Antibiotic resistance in wildlife


The aim of this project is to understand the role played by wild species in antibiotic resistant bacteria dynamics. We focus on three principal questions:

  • Which resistant bacteria circulate in wildlife in the Camargue?
  • Are these bacteria the same as found in humans?
  • Are there species or habitats that are particularly favourable for maintaining and disseminating these bacteria?
A Wood Mouse captured in the Camargue © S.Baudouin

Methodologies applied

Our work is based on summarising scientific articles and taking bacteria samples from rodents and gulls in the Camargue. To take the samples, we capture individuals and collect faecal samples from which we cultivate bacteria in environments with or without antibiotics. The bacteria are then identified and an antibiogram is generated to establish more precisely the antibiotics to which they are resistant. A genetic analysis of the strains is then conducted to determine:

  • if they are close to human strains;
  • the resistance mechanisms involved;
  • the genetic media underlying these mechanisms.


Knowledge of the antibiotic resistant bacteria found in wildlife is still quite limited. Data in the literature show that there is a frequency and diversity gradient in the antibiotic resistant bacteria found, ranging from the areas most heavily impacted by human activities, which are the most concerned, to the best-preserved areas. Predators and anthropophilic species are the species that most frequently carry these bacteria.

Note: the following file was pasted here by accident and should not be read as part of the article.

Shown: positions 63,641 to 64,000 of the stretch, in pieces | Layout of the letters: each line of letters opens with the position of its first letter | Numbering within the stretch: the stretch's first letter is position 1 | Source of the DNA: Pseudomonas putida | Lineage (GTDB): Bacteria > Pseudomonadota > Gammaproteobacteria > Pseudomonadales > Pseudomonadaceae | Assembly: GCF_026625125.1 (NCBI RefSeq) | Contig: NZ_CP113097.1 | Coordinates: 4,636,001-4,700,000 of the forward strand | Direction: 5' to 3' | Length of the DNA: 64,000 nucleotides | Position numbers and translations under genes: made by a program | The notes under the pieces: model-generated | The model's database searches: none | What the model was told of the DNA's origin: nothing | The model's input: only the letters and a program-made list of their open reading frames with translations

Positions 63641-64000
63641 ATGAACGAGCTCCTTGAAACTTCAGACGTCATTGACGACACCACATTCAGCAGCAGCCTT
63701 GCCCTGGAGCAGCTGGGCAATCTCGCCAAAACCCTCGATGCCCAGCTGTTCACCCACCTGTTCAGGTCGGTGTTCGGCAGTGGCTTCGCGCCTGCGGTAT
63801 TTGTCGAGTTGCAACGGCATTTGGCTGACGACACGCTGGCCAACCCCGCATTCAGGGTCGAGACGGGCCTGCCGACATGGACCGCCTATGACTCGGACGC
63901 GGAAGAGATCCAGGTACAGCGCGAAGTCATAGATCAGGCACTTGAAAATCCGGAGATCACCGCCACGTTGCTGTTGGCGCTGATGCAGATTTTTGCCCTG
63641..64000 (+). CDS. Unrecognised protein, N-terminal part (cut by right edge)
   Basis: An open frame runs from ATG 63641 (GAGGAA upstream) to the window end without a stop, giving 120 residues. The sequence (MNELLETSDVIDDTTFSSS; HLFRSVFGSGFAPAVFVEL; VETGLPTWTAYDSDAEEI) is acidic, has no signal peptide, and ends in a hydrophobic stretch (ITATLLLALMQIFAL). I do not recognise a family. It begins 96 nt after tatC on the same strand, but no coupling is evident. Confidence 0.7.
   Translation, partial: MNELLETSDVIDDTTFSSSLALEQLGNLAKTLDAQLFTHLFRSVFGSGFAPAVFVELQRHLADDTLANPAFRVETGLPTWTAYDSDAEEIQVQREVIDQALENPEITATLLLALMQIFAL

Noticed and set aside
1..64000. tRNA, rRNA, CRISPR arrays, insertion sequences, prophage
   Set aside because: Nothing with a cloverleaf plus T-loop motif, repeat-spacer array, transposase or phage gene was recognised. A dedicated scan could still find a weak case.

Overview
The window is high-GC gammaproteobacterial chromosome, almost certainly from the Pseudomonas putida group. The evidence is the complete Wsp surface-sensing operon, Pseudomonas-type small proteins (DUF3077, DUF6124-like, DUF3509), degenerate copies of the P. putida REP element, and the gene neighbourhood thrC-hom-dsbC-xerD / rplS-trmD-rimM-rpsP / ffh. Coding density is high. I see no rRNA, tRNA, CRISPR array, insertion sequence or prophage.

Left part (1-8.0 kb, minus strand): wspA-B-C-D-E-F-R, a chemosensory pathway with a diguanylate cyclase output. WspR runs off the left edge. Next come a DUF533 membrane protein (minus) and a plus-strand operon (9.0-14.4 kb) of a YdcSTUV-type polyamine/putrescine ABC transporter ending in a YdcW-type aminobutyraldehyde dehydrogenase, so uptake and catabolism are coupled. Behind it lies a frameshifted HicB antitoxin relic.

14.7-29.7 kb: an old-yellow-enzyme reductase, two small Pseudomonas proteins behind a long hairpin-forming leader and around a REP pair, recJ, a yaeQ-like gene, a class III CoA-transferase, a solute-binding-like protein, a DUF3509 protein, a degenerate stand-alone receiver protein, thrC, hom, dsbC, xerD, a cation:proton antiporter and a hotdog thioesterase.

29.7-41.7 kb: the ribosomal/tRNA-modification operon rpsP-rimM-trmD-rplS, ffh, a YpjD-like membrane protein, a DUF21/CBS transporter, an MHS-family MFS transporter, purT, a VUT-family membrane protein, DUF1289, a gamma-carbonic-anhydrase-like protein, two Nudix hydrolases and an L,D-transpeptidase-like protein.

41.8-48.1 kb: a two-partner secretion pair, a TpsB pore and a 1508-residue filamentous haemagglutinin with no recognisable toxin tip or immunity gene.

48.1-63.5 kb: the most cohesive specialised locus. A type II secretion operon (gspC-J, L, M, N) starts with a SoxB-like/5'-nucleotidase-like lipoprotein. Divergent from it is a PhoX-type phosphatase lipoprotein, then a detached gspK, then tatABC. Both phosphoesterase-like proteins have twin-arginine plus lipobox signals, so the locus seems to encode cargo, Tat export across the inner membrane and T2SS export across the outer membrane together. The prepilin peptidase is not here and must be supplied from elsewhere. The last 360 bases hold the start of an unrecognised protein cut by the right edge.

We have observed bacteria resistant to the latest generations of antibiotics (carbapenems) in Yellow-Legged Gulls (Larus michahellis), living close to human activities, but not in Slender-Billed Gulls (Chroicocephalus genei), which feed far from the coast. We are currently continuing our research on rodents to better understand the spatial distribution of antibiotic resistant bacteria in the Camargue.



Technical partners

Financial partners


  • Vittecoq M., Laurens C., Brazier L., Durand P., Elguero E., Arnal A., Thomas F., Aberkane S., Renaud N., Prugnolle F., Solassol J., Jean-Pierre H., Godreuil S.,  Renaud F. 2017. VIM-1 carbapenemase-producing Escherichia coli in gulls from southern France. Ecology and Evolution. doi: 10.1002/ece3.2707
  • Vittecoq M., Andremont A., Armand-Lefèvre L., Bollache L., Gandon S., Hartmann A., Perino L., Renaud F., Roche B. Quand la résistance s’organise face aux antibiotiques. In Écologie de la santé : pour une nouvelle lecture de nos maux.  Blanc S., Boëtsch G., Hossaert-McKey M., Renaud F. Editions le Cherche Midi Paris, 192 p.201
  • Aberkane S., Compain F., Decré D., Pantel A., Vittecoq M., Solassol J., Bouzinbi N., Jean-Pierre H., Godreuil S. 2017. Persistence of blaCMY-2-producing Proteus mirabilis in two gull colonies at a 1-year interval in Southern France. Journal of Global Antimicrobial Resistance 9:138–140.
  • Vittecoq M., Godreuil S., Prugnolle F., Durand P., Brazier L., Renaud N., Arnal A., Aberkane S., Jean-Pierre H., Gauthier-Clerc M., Thomas F., Renaud F. 2016. Review: Antimicrobial resistance in wildlife. Journal of Applied Ecology  53: 519-529.
  • Aberkane S., Compain F., Decré D., Dupont C., Laurens C., Vittecoq M., Pantel A., Solassol J., Carrière C., Renaud F., Brieu N., Lavigne J.-P., Bouzinbi N., Ouédraogo A.-S., Jean-Pierre H., Godreuil S. 2015. High prevalence of SXT/R391-related integrative and conjugative elements carrying blaCMY-2 in Proteus mirabilis from gull isolates in the South of France. Antimicrobial Agents & Chemotherapy 60: 1148-1152. doi: 10.1128/AAC.01654-15.
  • Aberkane S., Compain F., Barraud O., Ouedraogo A.-S., Bouzinbi N., Vittecoq M., Jean-Pierre H., Decré D. & Godreuil S. 2015. A non-O1/non-O139 Vibrio cholerae avian isolate co-carrying the blaVIM-1 and blaVIM-4 genes, France. Antimicrobial Agents and Chemotherapy 59: 6594–6596.